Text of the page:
Background: Bisphosphonate-related osteonecrosis of the jaw was first described to start with sterile osteocyte death, similar to osteonecrosis in other parts of the skeleton. The typical chronic osteomyelitis was thought to develop when the dead bone was exposed to the oral cavity. An alternative explanation would be that the chronic osteomyelitis is a result of a bisphosphonate-related inability of infected bony lesions to heal. We tested the hypothesis that primary osteocyte death is not necessary for the development of jaw osteonecrosis.
Material and methods: Forty rats were randomly allocated to four groups of 10. All animals underwent unilateral molar extraction and received the following drug treatments: Group I, controls with no drug treatment; Group II, 200 μg/kg per day alendronate; Groups III and IV, 200 μg/kg per day alendronate and 1 mg/kg of dexamethasone. All rats were euthanized after 14 days. Presence of osteonecrosis was determined by clinical and histological observations for groups I-III. For group IV, osteocyte viability at the contralateral uninjured site was examined using lactate dehydrogenase histochemistry (LDH).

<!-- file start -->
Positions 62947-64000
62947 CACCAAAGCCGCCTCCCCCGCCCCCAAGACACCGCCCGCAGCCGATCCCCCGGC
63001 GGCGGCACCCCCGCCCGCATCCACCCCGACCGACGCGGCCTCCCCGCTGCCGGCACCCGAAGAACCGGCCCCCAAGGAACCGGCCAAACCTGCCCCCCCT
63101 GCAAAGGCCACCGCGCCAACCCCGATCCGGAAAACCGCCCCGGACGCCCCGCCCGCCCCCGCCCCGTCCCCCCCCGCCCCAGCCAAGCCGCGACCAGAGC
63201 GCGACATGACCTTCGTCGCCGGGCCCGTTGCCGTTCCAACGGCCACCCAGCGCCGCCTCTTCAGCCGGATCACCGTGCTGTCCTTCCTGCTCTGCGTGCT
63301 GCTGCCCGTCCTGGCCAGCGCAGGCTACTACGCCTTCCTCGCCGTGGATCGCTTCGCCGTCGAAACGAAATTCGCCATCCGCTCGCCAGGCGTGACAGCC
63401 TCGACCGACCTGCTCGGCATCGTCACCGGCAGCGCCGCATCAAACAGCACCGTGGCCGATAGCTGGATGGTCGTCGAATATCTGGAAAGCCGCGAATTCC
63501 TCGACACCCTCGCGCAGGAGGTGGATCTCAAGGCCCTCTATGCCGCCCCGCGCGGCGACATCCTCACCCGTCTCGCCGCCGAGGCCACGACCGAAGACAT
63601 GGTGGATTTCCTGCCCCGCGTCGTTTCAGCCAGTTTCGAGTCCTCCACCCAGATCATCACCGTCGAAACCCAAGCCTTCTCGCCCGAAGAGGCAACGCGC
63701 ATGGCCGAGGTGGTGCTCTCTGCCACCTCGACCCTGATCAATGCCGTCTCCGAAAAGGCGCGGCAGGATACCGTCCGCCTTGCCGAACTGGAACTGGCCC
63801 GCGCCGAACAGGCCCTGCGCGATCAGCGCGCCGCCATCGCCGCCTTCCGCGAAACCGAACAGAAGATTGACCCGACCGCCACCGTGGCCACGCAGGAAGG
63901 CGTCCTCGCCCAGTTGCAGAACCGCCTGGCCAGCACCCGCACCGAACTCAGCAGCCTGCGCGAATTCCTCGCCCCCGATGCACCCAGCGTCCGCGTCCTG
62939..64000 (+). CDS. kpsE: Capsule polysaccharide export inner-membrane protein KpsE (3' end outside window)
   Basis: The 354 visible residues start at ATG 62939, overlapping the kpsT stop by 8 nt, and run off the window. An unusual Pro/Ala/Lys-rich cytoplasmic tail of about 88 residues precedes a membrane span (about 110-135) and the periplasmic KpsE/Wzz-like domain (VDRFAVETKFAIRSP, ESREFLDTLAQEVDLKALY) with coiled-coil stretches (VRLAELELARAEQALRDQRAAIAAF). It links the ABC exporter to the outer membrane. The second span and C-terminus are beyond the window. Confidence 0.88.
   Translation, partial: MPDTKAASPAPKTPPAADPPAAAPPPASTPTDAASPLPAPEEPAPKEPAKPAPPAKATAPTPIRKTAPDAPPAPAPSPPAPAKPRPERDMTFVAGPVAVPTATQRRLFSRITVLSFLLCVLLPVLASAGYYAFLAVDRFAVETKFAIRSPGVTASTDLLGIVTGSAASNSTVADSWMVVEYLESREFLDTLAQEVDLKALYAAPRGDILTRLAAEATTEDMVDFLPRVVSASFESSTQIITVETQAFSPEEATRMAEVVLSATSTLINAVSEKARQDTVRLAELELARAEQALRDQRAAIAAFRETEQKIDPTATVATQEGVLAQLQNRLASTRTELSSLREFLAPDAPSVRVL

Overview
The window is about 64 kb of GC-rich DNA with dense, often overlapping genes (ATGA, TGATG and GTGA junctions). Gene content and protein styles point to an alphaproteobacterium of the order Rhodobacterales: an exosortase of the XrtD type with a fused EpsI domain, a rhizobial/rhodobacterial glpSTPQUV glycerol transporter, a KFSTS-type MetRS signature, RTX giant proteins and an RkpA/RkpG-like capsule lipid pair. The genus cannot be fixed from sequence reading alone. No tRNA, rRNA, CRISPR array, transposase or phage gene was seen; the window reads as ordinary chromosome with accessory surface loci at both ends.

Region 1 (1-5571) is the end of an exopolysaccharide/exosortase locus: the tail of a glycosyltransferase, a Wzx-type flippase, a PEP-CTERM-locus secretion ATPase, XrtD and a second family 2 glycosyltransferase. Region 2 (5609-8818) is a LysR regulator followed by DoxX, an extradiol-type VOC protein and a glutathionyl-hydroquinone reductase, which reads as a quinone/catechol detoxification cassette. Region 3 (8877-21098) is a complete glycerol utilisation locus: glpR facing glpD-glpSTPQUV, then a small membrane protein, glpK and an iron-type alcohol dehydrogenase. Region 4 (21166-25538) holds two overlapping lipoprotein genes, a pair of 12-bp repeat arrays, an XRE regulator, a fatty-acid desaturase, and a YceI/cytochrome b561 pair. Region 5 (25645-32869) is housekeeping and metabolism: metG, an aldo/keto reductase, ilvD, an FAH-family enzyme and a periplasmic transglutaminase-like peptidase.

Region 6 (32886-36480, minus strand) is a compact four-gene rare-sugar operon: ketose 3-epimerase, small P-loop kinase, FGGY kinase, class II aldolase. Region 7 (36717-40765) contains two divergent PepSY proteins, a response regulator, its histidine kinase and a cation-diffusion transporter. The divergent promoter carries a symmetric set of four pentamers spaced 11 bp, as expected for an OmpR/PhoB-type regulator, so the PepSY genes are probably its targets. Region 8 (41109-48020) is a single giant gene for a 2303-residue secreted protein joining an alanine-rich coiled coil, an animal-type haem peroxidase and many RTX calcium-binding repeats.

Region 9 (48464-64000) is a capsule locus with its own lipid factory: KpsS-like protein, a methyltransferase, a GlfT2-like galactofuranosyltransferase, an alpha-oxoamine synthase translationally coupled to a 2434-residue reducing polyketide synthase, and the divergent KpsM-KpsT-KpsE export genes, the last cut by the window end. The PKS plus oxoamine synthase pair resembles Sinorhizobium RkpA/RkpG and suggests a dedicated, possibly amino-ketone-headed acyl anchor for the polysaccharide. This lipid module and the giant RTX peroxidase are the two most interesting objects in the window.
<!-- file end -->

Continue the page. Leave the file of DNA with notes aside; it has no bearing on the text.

Results: All animals in the alendronate plus dexamethasone groups developed large ONJ-like lesions. Lactate dehydrogenase staining showed viable osteocytes in the contralateral jaw with no tooth extraction. No signs of osteonecrosis were seen in the other groups.
Conclusion: Bisphosphonates and dexamethasone caused no osteocyte death in uninjured bone, but large ONJ-like lesions after tooth extraction. Osteonecrosis of the jaw appears to arise first after the bone has been exposed. Possibly, bisphosphonates hamper the necessary resorption of bone that has become altered because of infection.
© 2012 John Wiley & Sons A/S.